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April 23, 2008



this site is dedicated to all students living in American and missing the fun of indian Festival of Navratri.

We are for first time Web casting the event for all such students so just want to inform them.

site is

www. pankhida . com





William Steding

After viewing the documentary Two Million Minutes and reviewing recent data from the National Center for Education Statistics, headlines like the one in The Dallas Morning News this week lamenting the fact that one in four Texas eighth graders failed the math portion of a state achievement test jump out at you – and make you anxious as a parent and an American about our stewardship of the next generation. Yet there’s something that bothers me – lurking in the back of my mind – that is ignored by these analysis and data points. A critical factor is being ignored, which I will call the lemniscus factor; named for the ribbon-like band of fibers that connects the spinal cord to the thalamus portion of the brain – also the shape of the sign for infinity.

Alexis de Tocqueville first identified this factor as something that distinguished early Americans. In 1840 he observed, “In the United States, there is no limit to the inventiveness of man to discover ways of increasing wealth and to satisfy the public need.” Indeed, Americans have a long history of failing their way to success. In 1970, when Apollo 13 faced its crisis during its lunar mission this lemniscus factor revealed itself for all the world to see. The filters that controlled the levels of carbon dioxide were failing in the capsule. The crewmembers quickly assembled a new filter out of spare parts: a sock, a plastic bag, and my favorite toolbox gotta-have: duct tape. As Gary Marcus writes in his new book, The Haphazard Construction of the Human Mind, the cobbled together filter was a kluge: “a clumsy or inelegant – yet surprisingly effective – solution to a problem.” Americans are good at making kluges.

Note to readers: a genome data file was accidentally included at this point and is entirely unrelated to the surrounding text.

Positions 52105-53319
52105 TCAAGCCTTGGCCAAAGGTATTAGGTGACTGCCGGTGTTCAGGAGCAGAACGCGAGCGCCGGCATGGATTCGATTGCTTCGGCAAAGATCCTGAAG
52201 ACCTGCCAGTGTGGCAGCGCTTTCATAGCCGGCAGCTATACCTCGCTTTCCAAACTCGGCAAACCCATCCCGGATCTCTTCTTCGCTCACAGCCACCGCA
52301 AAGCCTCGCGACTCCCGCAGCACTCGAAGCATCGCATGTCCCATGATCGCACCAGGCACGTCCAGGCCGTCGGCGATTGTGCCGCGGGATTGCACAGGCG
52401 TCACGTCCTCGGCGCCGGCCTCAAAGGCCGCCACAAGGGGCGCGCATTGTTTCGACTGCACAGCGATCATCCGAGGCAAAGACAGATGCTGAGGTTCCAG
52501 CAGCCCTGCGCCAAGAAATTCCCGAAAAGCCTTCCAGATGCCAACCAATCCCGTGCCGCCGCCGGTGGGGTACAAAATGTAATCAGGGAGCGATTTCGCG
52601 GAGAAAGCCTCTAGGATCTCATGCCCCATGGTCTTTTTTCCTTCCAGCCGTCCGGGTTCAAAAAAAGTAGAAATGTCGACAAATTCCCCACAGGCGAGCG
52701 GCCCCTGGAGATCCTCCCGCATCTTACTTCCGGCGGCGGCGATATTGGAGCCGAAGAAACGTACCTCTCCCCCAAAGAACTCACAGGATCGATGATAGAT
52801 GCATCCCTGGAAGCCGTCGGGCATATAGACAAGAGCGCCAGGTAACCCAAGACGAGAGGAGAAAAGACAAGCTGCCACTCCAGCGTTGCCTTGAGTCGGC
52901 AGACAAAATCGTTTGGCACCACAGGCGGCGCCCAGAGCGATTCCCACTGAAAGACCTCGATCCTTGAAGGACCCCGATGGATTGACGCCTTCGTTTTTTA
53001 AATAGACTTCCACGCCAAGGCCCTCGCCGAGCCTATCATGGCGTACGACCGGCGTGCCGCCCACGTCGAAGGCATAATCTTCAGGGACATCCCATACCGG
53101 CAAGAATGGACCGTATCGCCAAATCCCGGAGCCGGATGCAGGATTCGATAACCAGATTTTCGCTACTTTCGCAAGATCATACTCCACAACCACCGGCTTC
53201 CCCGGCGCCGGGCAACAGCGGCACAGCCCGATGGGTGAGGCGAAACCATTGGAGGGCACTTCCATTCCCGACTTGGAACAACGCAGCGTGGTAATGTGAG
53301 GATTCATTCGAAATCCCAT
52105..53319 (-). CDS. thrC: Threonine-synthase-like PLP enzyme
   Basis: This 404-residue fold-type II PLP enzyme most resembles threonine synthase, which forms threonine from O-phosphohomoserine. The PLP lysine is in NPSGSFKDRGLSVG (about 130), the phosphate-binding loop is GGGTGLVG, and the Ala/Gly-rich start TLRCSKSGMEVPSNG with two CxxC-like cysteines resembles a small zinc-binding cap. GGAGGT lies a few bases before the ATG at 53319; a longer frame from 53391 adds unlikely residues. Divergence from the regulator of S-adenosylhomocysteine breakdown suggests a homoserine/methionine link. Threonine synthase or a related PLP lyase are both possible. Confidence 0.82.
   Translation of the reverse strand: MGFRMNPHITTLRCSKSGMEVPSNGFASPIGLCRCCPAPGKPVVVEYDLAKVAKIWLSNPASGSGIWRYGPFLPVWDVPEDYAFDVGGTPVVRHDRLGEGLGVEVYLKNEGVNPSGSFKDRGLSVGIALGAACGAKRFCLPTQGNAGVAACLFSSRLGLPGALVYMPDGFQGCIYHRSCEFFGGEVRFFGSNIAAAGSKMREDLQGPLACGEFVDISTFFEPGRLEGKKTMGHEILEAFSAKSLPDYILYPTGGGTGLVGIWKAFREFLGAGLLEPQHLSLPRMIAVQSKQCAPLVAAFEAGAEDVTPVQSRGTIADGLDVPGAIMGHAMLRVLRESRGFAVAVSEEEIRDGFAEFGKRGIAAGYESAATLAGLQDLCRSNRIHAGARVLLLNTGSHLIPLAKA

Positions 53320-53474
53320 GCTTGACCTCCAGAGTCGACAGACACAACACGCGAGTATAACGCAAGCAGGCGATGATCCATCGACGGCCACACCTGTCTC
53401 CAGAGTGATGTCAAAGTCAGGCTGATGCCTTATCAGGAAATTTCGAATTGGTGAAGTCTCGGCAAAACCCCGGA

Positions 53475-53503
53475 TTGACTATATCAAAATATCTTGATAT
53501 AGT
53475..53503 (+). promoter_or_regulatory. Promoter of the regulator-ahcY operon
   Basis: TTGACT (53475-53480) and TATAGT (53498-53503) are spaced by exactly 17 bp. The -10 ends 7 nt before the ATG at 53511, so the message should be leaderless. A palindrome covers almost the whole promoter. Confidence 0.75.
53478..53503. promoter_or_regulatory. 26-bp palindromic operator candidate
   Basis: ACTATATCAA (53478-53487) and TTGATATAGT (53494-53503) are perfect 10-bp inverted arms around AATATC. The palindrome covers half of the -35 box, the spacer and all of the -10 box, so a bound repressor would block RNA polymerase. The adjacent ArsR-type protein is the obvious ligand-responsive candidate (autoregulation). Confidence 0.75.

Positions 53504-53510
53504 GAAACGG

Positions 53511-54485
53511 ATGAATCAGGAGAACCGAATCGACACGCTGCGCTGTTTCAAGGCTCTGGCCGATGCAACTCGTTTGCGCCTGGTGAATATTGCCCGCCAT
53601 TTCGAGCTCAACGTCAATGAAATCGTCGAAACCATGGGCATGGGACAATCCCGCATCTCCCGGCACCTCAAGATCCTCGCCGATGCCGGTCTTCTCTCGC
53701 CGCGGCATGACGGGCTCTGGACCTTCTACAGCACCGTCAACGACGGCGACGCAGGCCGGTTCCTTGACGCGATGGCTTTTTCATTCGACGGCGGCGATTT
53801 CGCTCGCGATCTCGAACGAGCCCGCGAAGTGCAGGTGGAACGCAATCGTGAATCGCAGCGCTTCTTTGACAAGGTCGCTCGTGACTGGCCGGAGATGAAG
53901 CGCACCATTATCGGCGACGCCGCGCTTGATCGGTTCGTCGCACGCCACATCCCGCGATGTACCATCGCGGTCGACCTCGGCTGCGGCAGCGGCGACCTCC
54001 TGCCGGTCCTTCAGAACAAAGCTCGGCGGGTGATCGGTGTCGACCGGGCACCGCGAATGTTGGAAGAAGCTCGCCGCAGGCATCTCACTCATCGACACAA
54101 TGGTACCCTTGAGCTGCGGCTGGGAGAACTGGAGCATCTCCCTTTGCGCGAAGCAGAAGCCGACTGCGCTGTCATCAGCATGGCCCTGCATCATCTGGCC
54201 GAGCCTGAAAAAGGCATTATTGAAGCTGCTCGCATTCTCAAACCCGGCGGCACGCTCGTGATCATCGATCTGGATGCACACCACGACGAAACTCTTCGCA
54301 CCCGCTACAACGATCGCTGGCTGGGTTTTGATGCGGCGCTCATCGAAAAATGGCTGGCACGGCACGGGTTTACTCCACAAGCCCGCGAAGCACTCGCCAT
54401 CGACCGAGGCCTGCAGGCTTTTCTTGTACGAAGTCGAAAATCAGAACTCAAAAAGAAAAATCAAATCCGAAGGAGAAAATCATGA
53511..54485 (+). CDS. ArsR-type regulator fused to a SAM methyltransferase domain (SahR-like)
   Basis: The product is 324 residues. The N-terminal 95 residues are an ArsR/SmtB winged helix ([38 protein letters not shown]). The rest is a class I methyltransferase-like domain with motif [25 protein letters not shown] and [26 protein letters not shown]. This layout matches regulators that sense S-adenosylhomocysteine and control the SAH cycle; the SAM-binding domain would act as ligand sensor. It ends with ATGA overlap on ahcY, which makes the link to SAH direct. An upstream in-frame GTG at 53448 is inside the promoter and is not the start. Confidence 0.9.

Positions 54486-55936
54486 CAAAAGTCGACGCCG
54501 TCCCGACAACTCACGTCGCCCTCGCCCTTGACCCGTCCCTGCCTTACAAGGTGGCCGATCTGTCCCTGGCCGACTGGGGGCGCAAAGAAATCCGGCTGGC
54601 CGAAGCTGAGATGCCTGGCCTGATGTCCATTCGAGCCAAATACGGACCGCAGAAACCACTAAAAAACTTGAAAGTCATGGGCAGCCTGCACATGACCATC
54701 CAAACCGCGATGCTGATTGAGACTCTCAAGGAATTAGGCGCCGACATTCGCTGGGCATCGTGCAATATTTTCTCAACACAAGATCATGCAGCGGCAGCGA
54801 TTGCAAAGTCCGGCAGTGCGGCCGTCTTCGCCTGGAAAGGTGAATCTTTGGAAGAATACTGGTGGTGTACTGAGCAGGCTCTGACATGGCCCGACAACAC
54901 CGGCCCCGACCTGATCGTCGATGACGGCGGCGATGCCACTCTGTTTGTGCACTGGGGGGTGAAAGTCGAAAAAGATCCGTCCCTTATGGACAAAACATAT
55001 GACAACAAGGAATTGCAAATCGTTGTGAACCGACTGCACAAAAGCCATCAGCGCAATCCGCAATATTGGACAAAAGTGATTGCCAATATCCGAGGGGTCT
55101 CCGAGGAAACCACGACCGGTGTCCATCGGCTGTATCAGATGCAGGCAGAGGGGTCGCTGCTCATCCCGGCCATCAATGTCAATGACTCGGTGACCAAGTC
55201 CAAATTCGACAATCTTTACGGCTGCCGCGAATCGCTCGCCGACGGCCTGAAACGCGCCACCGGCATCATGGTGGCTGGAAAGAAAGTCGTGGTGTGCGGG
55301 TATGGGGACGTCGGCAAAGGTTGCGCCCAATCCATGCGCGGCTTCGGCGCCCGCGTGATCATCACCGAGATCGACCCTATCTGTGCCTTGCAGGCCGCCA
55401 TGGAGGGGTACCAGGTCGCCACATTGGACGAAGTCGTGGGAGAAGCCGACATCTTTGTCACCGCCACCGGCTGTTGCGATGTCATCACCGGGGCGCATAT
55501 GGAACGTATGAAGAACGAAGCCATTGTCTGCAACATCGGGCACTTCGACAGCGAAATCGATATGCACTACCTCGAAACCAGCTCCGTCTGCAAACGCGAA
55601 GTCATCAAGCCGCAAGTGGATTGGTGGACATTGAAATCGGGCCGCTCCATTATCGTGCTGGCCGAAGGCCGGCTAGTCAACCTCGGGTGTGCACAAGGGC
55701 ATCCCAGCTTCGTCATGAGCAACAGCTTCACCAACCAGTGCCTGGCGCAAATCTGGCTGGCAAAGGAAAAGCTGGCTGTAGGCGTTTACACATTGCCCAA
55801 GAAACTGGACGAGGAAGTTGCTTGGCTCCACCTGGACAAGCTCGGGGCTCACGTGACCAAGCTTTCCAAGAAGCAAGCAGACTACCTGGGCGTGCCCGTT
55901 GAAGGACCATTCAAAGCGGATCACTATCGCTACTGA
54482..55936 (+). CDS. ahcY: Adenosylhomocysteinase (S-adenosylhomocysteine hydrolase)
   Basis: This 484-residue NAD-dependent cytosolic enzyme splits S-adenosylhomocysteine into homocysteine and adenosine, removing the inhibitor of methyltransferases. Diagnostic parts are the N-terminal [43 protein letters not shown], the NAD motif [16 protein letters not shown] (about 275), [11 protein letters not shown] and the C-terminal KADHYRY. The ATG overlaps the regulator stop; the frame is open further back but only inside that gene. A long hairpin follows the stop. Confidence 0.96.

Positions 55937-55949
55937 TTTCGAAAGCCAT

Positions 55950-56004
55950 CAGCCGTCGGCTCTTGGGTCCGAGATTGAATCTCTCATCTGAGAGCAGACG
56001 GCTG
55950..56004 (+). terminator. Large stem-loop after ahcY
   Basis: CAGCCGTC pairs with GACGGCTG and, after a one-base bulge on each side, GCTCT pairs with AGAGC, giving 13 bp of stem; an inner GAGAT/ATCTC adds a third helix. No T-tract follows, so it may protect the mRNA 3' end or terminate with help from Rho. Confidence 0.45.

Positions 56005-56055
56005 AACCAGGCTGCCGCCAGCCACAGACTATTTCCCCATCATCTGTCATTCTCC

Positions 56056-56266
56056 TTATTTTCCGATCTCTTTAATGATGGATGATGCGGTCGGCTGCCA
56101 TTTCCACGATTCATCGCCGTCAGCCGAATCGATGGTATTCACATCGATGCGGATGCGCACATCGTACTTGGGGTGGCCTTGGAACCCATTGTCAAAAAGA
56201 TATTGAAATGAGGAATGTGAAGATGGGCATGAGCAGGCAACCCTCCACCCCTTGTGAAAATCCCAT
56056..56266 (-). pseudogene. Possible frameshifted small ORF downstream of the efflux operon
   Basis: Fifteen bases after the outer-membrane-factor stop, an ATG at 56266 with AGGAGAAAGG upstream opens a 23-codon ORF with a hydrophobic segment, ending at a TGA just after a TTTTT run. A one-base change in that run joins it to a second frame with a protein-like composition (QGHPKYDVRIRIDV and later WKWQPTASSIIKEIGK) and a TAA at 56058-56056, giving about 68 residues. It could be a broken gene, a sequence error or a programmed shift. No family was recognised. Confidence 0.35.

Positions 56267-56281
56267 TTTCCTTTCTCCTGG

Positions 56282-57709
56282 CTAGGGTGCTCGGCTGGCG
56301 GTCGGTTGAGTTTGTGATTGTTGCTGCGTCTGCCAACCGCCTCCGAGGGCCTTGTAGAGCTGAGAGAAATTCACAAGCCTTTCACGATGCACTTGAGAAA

I don’t for a moment underestimate the importance of the message in Two Million Minutes. We should all be very concerned and work to improve the performance of our kid’s in math and science. But I think we must also be careful about readily accepting the orthodoxy of globalism that claims our kids are in head-to-head competition with kids in China and India for leadership of the world in the next thirty years. The U.S., China and India are on different points in their industrial maturation; the U.S. is in a post-industrial phase, while China and India are developing economies. As Richard Rosecrance points out in his book, The Rise of the Virtual State: Wealth and Power in the Coming Century, “The technological revolution of today and tomorrow is a revolution of intangibles: ideas, knowledge, technique, software, new creative products, and capital.” Some states will be “head” states and some “body.” Head states are service-oriented economies that provide design, research, marketing and financial services. Body states are executors: they deploy factors of production in optimal configurations. The students in Two Million Minutes from Carmel, Indiana; Shanghai, China; and Bangalore, India each have the opportunity to fill unique roles in their country’s economies – globalization is not a zero-sum game.